At the end of the day, Jakobi Meyers was too expensive for the Patriots.
That was a predictable free agency outcome, but only because many expected the veteran receiver to land roughly $15 million per year on the open market. As it turns out, it took less than that, as Meyers on Tuesday reportedly agreed to sign a three-year, $31 million contract ($21 million guaranteed) with the Las Vegas Raiders.
After four seasons in New England, including the last three as its top pass-catcher, Meyers is heading out west to reunite with Josh McDaniels and catch passes from Jimmy Garoppolo. The Patriots are left with a glaring hole at receiver, along with a young quarterback in Mac Jones who surely is upset to see Meyers leave.
Roughly an hour after breaking the news of Meyers’ new contract, NFL Media’s Ian Rapoport offered additional insight into why New England allowed the 26-year-old to leave.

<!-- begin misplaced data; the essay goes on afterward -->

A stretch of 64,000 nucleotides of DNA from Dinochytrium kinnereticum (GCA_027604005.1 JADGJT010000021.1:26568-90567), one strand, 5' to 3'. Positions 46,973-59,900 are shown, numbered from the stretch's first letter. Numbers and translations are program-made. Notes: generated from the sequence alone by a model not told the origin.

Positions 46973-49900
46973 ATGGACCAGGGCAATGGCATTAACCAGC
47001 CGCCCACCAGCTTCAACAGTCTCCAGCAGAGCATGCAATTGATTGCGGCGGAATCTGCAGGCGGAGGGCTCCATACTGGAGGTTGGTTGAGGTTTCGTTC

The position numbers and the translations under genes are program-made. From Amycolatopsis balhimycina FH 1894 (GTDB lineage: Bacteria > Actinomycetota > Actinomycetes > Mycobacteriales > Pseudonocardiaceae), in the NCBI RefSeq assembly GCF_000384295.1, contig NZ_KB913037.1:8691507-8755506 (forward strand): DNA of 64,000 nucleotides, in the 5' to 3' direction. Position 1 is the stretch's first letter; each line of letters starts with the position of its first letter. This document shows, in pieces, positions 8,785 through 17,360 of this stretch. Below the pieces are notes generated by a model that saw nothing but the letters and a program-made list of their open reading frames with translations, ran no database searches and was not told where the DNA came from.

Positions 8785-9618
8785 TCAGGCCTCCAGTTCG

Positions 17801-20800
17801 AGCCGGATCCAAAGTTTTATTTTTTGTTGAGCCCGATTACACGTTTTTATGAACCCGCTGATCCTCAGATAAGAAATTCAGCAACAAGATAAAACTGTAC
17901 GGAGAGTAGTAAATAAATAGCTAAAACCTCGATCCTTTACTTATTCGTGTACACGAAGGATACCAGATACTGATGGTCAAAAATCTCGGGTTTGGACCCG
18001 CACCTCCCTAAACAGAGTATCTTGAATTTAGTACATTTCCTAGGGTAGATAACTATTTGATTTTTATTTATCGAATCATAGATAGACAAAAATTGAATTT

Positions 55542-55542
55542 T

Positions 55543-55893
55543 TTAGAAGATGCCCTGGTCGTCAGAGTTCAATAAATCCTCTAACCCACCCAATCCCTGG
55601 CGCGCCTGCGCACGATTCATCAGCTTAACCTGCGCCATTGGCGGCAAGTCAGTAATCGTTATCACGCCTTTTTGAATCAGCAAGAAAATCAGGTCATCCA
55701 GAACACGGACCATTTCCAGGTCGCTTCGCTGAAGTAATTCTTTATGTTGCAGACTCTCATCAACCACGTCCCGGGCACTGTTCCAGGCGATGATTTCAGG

“Someone I know the Patriots wanted to keep,” Rapoport said during an NFL Network appearance. “Just the money got to a place where they said, ‘You know what, take it. Like, that’s a good deal, we cannot match that.’ “
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That likely will be a tough pill to swallow for Patriots fans, especially when you consider that New England gave receiver Nelson Agholor a two-year, $22 million contract two years ago. Agholor caught 68 passes for 835 yards and five touchdowns over two seasons for the Patriots, with Meyers averaging 75 catches, 835 yards and four TDs during the same time span.
But it’s important to note that the Patriots obviously paid Agholor to be more productive, and his signing came amid an unprecedented free agency spending spree for Bill Belichick. Plus, New England might be more concerned about guaranteed money, as Agholor was promised just $16 million compared to the $21 million that Meyers is receiving from the Raiders.
The Patriots almost certainly have a contingency plan, be it in the form of free agents, trade targets or draft picks. Whether that plan will prove satisfactory remains to be seen.
But at this juncture, it’s easy to understand why Patriots fans are confused by the franchise’s willingness to let Meyers sign elsewhere on an affordable contract.